Nautilus has raised concerns over new figures showing a 4% fall in the number of UK officer trainees over the past year.
The annual seafarer statistics published by the Department for Transport reveal that there were 10,480 certificated officers serving at sea in 2018, compared with 10,600 in 2017 and down from 13,570 in the most recent peak year of 2006.
The number of UK officer cadets in training fell from 1,830 in 2017 to 1,760 in 2018 and compares with the most recent peak of 1,990 in 2003.
Almost half of the UK nationals with certificates of competency are aged 45 or over, and almost one-third of masters and nearly 20% of chief engineers are aged 60 or over.
Nautilus general secretary Mark Dickinson commented: 'We are disappointed to see the continued decline in officer numbers – even if it has slowed a bit – and very disturbed by the 4% decline in cadet numbers. Given the scale of the demographic trends within the UK officer population and the large numbers due to retire in the next few years, these numbers need to be much higher.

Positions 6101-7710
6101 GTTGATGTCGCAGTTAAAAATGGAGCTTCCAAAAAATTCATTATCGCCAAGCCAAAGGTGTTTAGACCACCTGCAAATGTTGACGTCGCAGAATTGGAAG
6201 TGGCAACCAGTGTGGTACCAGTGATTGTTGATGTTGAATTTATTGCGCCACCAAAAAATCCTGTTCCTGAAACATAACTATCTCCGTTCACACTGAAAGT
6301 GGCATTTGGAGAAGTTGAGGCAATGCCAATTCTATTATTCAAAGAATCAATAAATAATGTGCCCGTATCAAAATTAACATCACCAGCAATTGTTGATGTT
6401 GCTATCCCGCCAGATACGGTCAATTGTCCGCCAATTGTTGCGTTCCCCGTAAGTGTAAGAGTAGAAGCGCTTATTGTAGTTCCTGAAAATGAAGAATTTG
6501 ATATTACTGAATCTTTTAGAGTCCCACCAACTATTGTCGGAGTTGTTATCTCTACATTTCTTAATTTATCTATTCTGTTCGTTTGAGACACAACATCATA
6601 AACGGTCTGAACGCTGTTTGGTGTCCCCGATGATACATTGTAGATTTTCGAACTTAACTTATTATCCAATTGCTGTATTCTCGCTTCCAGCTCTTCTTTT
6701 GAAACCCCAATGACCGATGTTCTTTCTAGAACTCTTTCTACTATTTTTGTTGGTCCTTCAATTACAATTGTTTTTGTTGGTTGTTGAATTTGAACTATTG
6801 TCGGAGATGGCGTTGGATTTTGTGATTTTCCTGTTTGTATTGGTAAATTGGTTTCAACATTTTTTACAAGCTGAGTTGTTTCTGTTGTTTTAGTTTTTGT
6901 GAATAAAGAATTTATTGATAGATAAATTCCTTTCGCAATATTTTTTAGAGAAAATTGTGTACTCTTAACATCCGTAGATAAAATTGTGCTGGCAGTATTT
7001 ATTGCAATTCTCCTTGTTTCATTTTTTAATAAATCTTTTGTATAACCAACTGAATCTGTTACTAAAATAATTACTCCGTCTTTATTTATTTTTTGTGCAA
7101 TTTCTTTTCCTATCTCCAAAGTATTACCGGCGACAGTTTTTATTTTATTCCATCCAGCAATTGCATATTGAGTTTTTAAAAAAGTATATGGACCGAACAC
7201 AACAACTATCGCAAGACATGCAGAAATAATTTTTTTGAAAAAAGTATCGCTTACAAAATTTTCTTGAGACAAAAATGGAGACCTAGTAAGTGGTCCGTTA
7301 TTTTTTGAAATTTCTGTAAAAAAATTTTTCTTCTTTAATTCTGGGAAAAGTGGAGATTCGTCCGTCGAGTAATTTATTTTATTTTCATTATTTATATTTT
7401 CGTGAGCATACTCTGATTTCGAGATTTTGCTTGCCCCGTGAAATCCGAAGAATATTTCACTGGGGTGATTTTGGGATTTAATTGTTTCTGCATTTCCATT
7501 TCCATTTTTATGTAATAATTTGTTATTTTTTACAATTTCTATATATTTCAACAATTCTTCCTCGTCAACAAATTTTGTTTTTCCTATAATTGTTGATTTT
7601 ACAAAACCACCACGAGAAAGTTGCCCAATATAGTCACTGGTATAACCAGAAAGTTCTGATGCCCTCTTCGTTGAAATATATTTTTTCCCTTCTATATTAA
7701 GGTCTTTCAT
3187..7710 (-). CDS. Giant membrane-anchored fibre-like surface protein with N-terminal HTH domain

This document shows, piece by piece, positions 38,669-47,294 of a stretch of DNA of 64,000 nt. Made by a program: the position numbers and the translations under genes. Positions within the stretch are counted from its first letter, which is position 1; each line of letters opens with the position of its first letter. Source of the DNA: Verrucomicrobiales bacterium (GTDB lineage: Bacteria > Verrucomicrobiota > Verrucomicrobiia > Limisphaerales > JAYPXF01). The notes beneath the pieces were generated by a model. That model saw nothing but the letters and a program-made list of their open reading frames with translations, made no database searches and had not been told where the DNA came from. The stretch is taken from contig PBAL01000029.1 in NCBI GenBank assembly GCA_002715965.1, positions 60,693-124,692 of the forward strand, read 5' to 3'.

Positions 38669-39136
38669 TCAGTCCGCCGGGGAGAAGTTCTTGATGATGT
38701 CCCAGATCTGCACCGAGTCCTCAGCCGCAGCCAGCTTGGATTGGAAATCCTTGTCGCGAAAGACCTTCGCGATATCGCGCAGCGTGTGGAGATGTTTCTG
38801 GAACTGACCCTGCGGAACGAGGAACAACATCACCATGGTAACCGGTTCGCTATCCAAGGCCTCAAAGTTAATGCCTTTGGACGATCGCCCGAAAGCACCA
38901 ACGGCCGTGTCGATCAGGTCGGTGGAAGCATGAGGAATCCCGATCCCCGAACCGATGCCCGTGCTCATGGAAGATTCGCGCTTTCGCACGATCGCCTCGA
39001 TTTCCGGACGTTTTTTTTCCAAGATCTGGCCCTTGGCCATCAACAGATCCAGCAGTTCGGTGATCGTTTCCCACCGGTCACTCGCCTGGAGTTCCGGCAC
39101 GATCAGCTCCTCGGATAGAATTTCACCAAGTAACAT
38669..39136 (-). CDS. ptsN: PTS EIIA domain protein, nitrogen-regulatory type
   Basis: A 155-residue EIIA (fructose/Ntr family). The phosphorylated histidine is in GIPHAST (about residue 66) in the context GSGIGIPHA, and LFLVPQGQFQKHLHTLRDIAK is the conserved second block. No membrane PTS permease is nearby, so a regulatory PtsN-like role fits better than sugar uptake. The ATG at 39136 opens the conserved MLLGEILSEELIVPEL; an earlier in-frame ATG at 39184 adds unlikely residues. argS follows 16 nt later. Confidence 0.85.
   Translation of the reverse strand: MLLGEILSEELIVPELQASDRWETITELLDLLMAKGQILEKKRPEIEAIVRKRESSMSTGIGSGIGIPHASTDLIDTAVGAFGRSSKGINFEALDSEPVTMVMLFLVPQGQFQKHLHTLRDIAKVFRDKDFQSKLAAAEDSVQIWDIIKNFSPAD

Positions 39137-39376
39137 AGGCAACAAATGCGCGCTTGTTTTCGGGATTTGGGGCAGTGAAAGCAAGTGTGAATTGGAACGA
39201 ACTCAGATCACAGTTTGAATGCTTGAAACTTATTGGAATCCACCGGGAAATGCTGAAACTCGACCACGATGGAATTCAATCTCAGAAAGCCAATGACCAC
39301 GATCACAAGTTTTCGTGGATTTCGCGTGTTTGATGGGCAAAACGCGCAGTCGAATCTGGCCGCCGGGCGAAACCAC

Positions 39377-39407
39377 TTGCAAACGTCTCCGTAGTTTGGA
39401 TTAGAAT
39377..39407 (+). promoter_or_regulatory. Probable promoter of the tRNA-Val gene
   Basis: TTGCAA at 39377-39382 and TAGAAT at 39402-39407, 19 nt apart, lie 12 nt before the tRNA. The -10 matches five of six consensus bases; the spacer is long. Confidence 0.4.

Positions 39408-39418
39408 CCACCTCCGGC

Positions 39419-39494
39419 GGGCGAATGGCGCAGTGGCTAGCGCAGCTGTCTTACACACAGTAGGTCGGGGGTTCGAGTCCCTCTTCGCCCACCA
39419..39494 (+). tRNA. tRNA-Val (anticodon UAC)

'The figures are also woefully short of the numbers needed to continue to sustain shore-based demand for experienced seafarers and this will create increasing problems in the years ahead in many safety-critical roles and in maintaining the UK's traditional dominance in many shipping services, such as maritime law, classification and insurance,' Mr Dickinson added. 'We have welcomed the government's decision to introduce the SMarT Plus package, and shipowners now need to deliver on the promises to increase the training numbers by at least 50%.'
The report says there has been an overall downward trend in the number of UK seafarers over the past 15 years, but the estimated total in 2018 – 25,750 active at sea – was 8% higher than the previous year, largely due to an increase in the number of ratings, which the DfT suggests reflects a change in the coverage of the data provided by the Chamber of Shipping. 'For this reason the increase should be treated with caution,' the report notes.